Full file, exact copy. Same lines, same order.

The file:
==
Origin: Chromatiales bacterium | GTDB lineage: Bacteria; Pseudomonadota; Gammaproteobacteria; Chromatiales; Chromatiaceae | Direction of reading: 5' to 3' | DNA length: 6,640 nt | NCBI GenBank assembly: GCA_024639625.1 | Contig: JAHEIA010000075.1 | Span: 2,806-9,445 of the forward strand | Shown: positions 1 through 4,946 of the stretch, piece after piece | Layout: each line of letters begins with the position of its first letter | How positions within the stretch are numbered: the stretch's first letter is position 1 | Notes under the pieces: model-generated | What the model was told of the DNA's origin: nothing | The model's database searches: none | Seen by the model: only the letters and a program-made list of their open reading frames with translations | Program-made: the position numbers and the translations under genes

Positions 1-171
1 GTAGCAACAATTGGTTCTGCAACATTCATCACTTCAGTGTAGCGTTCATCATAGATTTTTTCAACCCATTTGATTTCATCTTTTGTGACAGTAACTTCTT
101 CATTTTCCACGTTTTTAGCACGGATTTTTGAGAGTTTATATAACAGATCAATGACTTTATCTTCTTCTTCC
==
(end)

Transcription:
Origin: Chromatiales bacterium | GTDB lineage: Bacteria; Pseudomonadota; Gammaproteobacteria; Chromatiales; Chromatiaceae | Direction of reading: 5' to 3' | DNA length: 6,640 nt | NCBI GenBank assembly: GCA_024639625.1 | Contig: JAHEIA010000075.1 | Span: 2,806-9,445 of the forward strand | Shown: positions 1 through 4,946 of the stretch, piece after piece | Layout: each line of letters begins with the position of its first letter | How positions within the stretch are numbered: the stretch's first letter is position 1 | Notes under the pieces: model-generated | What the model was told of the DNA's origin: nothing | The model's database searches: none | Seen by the model: only the letters and a program-made list of their open reading frames with translations | Program-made: the position numbers and the translations under genes

Positions 1-171
1 GTAGCAACAATTGGTTCTGCAACATTCATCACTTCAGTGTAGCGTTCATCATAGATTTTTTCAACCCATTTGATTTCATCTTTTGTGACAGTAACTTCTT
101 CATTTTCCACGTTTTTAGCACGGATTTTTGAGAGTTTATATAACAGATCAATGACTTTATCTTCTTCTTCC